The Green Belt Movement GBM

Linked with Wangari Maathai – Kenya, with The rich biodiversity of Africa, and with the GBM World Bank Biocarbon Project.

The GBM provides income and sustenance to millions of people in Kenya through the planting of trees. It also conducts educational campaigns to raise awareness about women’s rights, civic empowerment, and the environment throughout Kenya and Africa.

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In Africa, as in many parts of the world, women are responsible for meals and collecting firewood. Increasing deforestation has not only meant increasing desertification, but it has also meant that women have had to travel further and further afield in order to collect the firewood.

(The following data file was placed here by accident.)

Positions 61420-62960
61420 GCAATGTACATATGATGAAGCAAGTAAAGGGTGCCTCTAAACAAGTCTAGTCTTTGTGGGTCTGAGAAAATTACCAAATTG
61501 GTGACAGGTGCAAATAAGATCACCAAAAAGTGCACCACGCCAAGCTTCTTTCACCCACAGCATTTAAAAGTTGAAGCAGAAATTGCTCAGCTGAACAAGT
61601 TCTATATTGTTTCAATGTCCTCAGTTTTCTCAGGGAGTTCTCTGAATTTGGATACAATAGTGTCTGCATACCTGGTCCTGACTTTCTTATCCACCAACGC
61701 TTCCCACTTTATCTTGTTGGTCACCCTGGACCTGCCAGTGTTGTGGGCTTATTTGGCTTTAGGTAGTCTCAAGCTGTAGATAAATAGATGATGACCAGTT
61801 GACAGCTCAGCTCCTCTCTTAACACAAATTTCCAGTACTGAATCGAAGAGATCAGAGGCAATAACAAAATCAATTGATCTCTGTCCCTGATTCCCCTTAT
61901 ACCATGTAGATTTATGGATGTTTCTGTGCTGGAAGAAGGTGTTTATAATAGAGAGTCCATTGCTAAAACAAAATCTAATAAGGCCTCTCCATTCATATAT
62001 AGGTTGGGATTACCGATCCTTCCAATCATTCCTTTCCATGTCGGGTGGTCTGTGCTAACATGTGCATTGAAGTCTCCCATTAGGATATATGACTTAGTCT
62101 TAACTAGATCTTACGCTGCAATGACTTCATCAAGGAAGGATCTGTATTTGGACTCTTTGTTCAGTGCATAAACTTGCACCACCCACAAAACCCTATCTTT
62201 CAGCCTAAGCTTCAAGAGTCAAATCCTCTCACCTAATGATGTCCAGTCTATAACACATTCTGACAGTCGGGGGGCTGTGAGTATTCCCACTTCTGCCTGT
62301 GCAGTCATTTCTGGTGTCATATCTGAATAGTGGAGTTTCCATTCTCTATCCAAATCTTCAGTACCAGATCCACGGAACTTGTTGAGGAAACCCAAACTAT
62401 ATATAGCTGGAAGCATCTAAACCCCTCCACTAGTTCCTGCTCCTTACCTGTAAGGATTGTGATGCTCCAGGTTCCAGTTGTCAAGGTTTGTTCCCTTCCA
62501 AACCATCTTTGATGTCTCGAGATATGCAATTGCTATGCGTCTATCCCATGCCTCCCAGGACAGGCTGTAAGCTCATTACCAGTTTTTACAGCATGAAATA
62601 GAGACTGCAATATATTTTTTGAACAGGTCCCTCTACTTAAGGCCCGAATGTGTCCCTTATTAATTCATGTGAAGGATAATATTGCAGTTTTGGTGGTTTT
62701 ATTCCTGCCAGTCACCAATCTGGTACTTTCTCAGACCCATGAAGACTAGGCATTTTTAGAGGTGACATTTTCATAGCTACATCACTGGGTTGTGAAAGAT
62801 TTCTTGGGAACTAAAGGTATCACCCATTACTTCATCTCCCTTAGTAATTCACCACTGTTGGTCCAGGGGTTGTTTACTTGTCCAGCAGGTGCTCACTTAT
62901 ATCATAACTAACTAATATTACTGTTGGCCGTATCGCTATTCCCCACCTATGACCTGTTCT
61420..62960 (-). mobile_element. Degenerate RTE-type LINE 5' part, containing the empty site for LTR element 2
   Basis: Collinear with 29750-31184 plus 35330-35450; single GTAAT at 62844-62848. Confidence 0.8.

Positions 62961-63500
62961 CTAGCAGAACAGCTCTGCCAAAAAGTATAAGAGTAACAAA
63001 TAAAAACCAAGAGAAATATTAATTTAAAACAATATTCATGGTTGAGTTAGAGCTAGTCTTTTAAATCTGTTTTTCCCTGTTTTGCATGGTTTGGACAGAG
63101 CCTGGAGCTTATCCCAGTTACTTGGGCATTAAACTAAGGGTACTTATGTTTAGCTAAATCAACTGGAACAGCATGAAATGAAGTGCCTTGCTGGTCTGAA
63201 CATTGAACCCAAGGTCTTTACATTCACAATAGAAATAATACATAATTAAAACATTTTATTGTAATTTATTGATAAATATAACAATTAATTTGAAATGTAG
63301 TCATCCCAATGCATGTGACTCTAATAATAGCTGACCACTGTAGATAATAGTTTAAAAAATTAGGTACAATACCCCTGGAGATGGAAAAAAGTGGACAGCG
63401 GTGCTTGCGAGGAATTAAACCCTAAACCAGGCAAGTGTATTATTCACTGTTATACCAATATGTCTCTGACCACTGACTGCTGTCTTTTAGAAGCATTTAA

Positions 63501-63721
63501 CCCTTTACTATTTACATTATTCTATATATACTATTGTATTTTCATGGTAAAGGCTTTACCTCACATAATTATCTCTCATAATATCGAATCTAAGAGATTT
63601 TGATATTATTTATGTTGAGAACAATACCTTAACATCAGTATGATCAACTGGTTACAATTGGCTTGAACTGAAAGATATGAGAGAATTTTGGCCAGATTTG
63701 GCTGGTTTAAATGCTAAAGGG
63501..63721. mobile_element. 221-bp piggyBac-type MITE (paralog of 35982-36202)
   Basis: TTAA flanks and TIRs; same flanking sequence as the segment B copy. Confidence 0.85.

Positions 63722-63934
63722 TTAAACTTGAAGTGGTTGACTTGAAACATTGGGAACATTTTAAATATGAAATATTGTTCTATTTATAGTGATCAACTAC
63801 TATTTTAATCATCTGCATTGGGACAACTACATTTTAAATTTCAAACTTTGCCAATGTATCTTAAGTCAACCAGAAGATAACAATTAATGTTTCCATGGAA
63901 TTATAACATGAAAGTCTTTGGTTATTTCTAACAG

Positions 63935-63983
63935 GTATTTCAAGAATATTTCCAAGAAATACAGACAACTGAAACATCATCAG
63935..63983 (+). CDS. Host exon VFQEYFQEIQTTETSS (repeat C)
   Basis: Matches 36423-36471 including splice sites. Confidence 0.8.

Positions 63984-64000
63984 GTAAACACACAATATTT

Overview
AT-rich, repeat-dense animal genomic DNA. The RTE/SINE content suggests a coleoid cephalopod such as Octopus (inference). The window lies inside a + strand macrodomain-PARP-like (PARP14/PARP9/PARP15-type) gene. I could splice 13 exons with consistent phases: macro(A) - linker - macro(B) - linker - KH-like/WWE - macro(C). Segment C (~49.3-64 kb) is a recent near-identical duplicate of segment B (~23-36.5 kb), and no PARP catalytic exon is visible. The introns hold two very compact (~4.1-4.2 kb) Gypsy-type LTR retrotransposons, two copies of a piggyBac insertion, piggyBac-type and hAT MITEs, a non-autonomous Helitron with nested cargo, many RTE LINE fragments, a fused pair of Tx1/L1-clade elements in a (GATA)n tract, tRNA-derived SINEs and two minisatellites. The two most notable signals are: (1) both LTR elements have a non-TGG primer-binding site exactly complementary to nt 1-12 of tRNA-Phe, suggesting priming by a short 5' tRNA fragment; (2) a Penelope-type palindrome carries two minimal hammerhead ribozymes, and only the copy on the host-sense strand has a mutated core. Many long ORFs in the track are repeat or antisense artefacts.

This in turn has led to women spending less time around the home, tending to crops, and looking after their children. By staying closer to home, earning income from sustainably harvesting the fruit and timber from trees, women not only can be more productive, they can provide stability in the home. They can also create time for education opportunities—whether for themselves or their children. This virtuous circle of empowerment through conservation is serving as a model throughout the world, where women both individually and collectively are entrusted with money and material to invest it in ways that make a difference to their daily lives. Wangari Maathai’s Green Belt Movement is a great example of how one person can turn around the lives of thousands, if not millions of others, by empowering others to change their situation. (Read more on Lantern Books).

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